Tuesday, February 10, 2009

Paul's Prayers #16 & 17

We always thank God, the Father of our Lord Jesus Christ, when we pray for you, since we heard of your faith in Christ Jesus and of the love that you have for all the saints, because of the hope laid up for you in heaven.
Of this you have heard before in the word of the truth, the gospel,which has come to you, as indeed in the whole world it is bearing fruit and growing—as it also does among you, since the day you heard it and understood the grace of God in truth, just as you learned it from Epaphras our beloved fellow servant. He is a faithful minister of Christ on your behalf and has made known to us your love in the Spirit.
And so, from the day we heard, we have not ceased to pray for you, asking that you may be filled with the knowledge of his will in all spiritual wisdom and understanding, so as to walk in a manner worthy of the Lord, fully pleasing to him, bearing fruit in every good work and increasing in the knowledge of God. May you be strengthened with all power, according to his glorious might, for all endurance and patience with joy, giving thanks to the Father, who has qualified you to share in the inheritance of the saints in light. (Col. 1:4-12)

Paul highlights two prayers for the church at Colossae - one of thankfulness and one of intercession. These two prayers are linked by a direct reference to missions. Together, the passage shows us the potential we have in any missiological opportunity.

First, Paul thanks God for the church's faith and love, grounded in hope. This is not a church Paul has visited. Instead, he has heard about them from his world Christian friend, Epaphras. Yet Paul's love for the church flows throughout the letter, and it's easy to forget that he wasn't the church planter. The unity of the body shines in Colossians! The foundation of their faith and love - the hope laid up in heaven - is the same as Paul's.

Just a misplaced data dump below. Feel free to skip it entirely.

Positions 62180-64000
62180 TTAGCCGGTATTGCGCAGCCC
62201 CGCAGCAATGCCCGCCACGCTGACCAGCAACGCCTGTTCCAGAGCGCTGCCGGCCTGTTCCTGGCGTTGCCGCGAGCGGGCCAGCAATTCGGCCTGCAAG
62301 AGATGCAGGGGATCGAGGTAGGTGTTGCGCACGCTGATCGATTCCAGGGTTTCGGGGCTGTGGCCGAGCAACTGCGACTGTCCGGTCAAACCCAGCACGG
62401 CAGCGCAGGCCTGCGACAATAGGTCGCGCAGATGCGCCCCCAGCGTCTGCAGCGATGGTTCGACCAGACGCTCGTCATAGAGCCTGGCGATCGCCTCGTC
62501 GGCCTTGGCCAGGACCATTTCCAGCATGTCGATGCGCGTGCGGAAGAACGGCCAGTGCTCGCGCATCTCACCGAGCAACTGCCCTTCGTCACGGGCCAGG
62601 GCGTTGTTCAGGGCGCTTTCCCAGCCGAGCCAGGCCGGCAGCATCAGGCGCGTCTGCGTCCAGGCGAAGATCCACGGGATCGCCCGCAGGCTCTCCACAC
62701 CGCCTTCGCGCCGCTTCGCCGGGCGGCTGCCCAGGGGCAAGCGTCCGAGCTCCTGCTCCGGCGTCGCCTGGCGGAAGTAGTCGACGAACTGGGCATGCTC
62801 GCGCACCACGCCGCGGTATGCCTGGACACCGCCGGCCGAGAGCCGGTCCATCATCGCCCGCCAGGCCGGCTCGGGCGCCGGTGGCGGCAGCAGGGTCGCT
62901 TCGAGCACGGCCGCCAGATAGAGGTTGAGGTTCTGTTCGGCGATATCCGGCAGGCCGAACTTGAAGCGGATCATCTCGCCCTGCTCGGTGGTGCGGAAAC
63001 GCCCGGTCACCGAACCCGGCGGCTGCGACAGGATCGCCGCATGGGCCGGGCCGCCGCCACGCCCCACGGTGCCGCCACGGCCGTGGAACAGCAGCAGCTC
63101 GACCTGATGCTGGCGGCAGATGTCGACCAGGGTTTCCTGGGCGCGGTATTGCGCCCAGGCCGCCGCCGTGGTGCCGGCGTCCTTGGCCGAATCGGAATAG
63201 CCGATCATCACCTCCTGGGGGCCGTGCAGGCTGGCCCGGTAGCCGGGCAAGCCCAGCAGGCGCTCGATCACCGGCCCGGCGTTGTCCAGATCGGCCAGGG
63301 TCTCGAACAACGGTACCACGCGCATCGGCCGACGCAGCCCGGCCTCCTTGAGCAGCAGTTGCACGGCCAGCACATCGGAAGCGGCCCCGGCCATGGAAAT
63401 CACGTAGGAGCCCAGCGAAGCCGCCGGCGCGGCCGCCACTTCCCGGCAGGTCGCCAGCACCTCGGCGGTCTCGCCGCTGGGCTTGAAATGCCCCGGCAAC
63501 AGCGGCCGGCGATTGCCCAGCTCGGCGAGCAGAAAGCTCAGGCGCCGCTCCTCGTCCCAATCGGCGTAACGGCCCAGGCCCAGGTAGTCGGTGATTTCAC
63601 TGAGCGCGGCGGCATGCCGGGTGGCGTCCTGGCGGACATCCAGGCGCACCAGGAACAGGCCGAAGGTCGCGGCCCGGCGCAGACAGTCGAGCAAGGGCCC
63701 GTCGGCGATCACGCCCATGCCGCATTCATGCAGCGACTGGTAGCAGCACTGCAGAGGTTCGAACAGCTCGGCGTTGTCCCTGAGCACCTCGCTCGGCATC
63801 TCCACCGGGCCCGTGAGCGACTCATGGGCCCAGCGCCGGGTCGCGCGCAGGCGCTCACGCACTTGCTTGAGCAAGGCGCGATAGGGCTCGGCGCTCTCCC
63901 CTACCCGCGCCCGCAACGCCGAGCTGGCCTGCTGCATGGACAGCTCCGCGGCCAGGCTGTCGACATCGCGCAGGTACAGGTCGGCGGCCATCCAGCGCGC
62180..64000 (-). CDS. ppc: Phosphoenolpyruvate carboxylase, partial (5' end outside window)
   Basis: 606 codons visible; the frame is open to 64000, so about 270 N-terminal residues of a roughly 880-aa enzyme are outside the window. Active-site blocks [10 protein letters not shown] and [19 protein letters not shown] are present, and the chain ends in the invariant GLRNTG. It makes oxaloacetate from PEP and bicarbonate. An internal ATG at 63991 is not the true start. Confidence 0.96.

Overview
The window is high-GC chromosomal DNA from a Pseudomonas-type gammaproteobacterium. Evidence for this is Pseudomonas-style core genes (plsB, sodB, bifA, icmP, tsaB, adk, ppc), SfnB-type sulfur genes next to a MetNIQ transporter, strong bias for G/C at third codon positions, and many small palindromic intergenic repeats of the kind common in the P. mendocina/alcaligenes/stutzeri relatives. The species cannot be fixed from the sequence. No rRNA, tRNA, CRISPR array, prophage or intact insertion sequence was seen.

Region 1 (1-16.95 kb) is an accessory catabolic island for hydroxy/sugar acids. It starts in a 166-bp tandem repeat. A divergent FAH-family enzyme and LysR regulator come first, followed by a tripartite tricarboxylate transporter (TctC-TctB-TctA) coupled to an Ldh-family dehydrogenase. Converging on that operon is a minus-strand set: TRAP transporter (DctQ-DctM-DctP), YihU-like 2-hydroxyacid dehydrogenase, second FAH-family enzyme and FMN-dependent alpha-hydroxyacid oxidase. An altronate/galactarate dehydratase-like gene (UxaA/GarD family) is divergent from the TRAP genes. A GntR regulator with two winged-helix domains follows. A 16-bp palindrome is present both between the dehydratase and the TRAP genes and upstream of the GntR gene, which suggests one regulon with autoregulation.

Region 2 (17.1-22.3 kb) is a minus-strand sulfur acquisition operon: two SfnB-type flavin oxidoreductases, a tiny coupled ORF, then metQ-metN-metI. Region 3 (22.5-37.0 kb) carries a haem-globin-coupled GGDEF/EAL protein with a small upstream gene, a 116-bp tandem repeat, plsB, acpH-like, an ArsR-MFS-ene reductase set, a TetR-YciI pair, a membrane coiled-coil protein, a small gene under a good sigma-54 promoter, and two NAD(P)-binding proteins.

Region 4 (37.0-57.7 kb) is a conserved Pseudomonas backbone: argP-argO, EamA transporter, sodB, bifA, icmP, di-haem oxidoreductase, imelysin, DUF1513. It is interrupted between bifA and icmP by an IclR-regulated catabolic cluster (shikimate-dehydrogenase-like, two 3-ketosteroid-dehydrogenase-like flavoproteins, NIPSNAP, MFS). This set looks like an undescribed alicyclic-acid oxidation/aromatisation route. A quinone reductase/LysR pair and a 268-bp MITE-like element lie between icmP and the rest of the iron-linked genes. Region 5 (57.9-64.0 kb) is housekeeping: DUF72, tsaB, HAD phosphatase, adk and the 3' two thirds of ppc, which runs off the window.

Before laying out how he prays for them, Paul highlights how they heard of this hope. Epaphras is one of those Biblical characters I long to know more about. All we know is that he took the Gospel to Colossae, prayed fervently for them (Col. 4:12), and was a prisoner with Paul (Philemon 23). Yet Paul calls him by name, something he doesn't even do for one of the most well-known Christians of his day (2 Cor. 8:18). He was a faithful minister and took word of Colossae back to Paul and his team. What a picture of a cross-cultural worker - sharing the Gospel and bringing word of this whole other world back to the church at home!

Finally Paul lays out his prayer for them. Not just his prayer - but the prayer of his team. Specifically, he prays that the church would be filled with the knowledge of His will - requiring spiritual wisdom and understanding. As a result they would:
  • Walk in a way pleasing to God
  • Bear fruit
  • Know Him more
He concludes by asking that they would be strengthened with power for endurance, patience, johy, and thankfulness. Paul knows that to truly walk in His will requires an infusion of the Holy Spirit.

How does this relate to becoming a world Christian? If we are on the "going" end, we should do as good a job as Epaphras of relating something of the personality of the church on the other end to the church at home. We should help the church at home learn to love the body on the field as much as we do! If we are on the "sending" end, or even if we just encounter a cross-cultural worker, we should ask questions and get to know the people they serve. Every missionary I know loves it when people ask more than surface questions. They can give a five-minute summary, but they really love to pour out their heart. Learn to ask questions that give them open doors to share that heart. Some practical notes:
  • Allow plenty of time for conversation - a 30 minute cup of coffee will barely scratch the surface.
  • Ask the right questions. This will vary based on what your friend does, but here are some questions that have worked for me to get you started:
  • * What is the most encouraging thing you've seen since your last furlough? The most discouraging?
  • * What are the strengths/weaknesses of the church?
  • * What is a worship service like?
  • * What are their needs?
  • * Are there solid leaders in the church?
  • * What do you do when you go to their homes?
  • * What is going on politically/culturally that can help me understand your life and the church better?
  • Spend extended time in prayer after hearing about the church. Pray for your friend, but also for those he or she serves.